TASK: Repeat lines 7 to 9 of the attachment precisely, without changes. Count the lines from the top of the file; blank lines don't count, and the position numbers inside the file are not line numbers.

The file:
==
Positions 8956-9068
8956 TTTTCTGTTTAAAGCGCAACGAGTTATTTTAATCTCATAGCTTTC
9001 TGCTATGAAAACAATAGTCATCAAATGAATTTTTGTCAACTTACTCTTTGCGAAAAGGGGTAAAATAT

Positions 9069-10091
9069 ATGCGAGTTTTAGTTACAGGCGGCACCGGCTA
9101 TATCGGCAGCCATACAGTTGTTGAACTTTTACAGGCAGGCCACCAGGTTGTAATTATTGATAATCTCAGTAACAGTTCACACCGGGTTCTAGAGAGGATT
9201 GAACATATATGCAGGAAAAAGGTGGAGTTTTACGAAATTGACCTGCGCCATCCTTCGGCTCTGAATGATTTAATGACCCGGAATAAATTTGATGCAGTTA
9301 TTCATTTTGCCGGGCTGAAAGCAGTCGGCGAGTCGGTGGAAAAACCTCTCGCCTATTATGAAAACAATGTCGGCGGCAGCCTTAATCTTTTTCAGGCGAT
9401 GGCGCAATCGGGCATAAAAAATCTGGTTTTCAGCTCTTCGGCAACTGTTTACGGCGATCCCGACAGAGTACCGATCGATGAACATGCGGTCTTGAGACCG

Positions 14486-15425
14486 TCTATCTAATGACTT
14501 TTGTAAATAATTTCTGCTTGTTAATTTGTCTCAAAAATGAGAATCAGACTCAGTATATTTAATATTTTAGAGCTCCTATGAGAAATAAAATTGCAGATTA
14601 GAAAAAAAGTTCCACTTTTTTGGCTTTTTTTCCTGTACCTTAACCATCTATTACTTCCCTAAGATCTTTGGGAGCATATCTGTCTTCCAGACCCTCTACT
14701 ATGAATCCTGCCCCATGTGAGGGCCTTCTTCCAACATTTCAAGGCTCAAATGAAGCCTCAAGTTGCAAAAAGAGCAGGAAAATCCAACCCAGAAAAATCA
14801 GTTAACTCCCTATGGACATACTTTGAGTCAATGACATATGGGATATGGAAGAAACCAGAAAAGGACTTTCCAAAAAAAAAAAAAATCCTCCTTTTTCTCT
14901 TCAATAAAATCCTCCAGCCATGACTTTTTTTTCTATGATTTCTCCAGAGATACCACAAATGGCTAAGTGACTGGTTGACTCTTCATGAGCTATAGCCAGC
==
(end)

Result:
9201 GAACATATATGCAGGAAAAAGGTGGAGTTTTACGAAATTGACCTGCGCCATCCTTCGGCTCTGAATGATTTAATGACCCGGAATAAATTTGATGCAGTTA
9301 TTCATTTTGCCGGGCTGAAAGCAGTCGGCGAGTCGGTGGAAAAACCTCTCGCCTATTATGAAAACAATGTCGGCGGCAGCCTTAATCTTTTTCAGGCGAT
9401 GGCGCAATCGGGCATAAAAAATCTGGTTTTCAGCTCTTCGGCAACTGTTTACGGCGATCCCGACAGAGTACCGATCGATGAACATGCGGTCTTGAGACCG